STRAIGHT TALK

Looking for new Grand Prix

Start, Italian GP 2016

Start, Italian GP 2016 

 © The Cahier Archive

 

Formula One is about to enter new territory with the acquisition of Delta Topco by Liberty Media. From what has been said, we've all gathered a lot more effort and money will be put into digital and social media, as a way to broaden the exposure of the sport and attract a completely new generation of fans - something the old regime was not even trying to do as Bernie Ecclestone was quick to point out he didn't believe there was any money or future in those social platforms.

Being far from interested in these areas of the business, I'm glad to leave all the analysis, speculation and other to those who seem to go to the Formula One races but never see a car running, preferring to go around the paddock talking about money, politics, the Strategy Group and so on.

What really caught my attention in Chase Carey's many interviews was his mention of finding new markets for Formula One, new venues to host Grand Prix. At the same time, Gianluca di Tondo, the man who runs Heineken's massive Formula One program, was very open about wanting to have a new Grand Prix in Vietnam, because this beautiful Southeast Asian country is Heineken's fastest growing market. Heineken took its Vietnamese importers to Singapore last week and, according to di Tondo, they loved the experience and expressed a wish to have a Grand Prix close to Ho Chi Minh City, a city with more than eight million people and a vibrant economy.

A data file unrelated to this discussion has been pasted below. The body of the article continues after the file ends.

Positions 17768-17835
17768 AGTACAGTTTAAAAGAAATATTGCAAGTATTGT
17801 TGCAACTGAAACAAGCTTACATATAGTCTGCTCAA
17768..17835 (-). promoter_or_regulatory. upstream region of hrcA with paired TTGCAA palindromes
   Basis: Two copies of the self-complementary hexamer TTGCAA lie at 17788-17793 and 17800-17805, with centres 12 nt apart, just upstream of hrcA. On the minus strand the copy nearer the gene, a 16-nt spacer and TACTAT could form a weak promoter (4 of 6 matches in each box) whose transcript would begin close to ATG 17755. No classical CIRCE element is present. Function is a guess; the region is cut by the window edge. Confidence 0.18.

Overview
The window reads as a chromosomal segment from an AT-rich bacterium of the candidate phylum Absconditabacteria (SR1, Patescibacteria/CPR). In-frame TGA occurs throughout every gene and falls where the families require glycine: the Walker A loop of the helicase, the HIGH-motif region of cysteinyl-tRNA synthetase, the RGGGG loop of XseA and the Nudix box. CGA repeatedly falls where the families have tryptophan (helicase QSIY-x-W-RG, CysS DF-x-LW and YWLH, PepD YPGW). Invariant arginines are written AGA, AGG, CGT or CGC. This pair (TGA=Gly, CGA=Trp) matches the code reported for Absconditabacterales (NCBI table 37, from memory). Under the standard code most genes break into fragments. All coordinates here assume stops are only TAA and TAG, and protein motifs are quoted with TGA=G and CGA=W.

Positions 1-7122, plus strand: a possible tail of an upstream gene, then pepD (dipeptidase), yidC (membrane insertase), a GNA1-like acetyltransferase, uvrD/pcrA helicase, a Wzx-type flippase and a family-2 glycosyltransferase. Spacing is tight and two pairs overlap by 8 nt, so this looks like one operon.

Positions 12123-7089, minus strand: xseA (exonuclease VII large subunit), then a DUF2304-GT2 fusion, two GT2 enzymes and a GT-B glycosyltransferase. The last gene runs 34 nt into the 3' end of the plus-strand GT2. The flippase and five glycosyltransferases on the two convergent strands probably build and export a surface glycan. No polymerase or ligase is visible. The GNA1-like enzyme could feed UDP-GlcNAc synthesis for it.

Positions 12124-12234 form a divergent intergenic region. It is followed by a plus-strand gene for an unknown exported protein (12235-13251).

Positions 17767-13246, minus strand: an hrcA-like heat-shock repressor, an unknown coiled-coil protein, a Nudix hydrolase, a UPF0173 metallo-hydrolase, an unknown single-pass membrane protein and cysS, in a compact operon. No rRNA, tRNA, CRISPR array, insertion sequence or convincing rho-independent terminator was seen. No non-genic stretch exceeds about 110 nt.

Combine the two statements and you get the feeling the Formula One calendar will go through a face-lift in the next few years - once the current contracts expire - that may include an expansion from the already saturated 21-races calendar or some strategic changes.

Here I have to declare a personal interest because Vietnam has been my part-time home for nearly 20 years, I love the country and the people and I'd like to spend more time there, so a race close to home would be nice. But what the last 20 years have taught me is that getting the Vietnamese government to spend money on anything will be a very tough job. For 15 years there have been open talks about building a new international airport to take over from the heavily saturated Tan Son Nhat facility and not even a stone has moved. That's because building a brand new airport costs billions of dollars and while French and Japanese investors have expressed a lot of interest in building it, to then run it, the Vietnamese government wants them to build it but then reap the rewards from the new facility.

As some of you may remember, six years ago Ecclestone sent Hans Geist to Nha Trang, to offer a deal to the local authorities and everything went well until they were told they'd have to pay for the construction of a new circuit and a hefty promoters' fee every year. As soon as they heard that, their interest died and Geist didn't stay long to enjoy the lovely beaches in the area, returning home empty handed. So, if Heineken really wants a race in Vietnam, it's better the company is ready to pay for the whole thing, as the local authorities won't be interested in putting any money into it.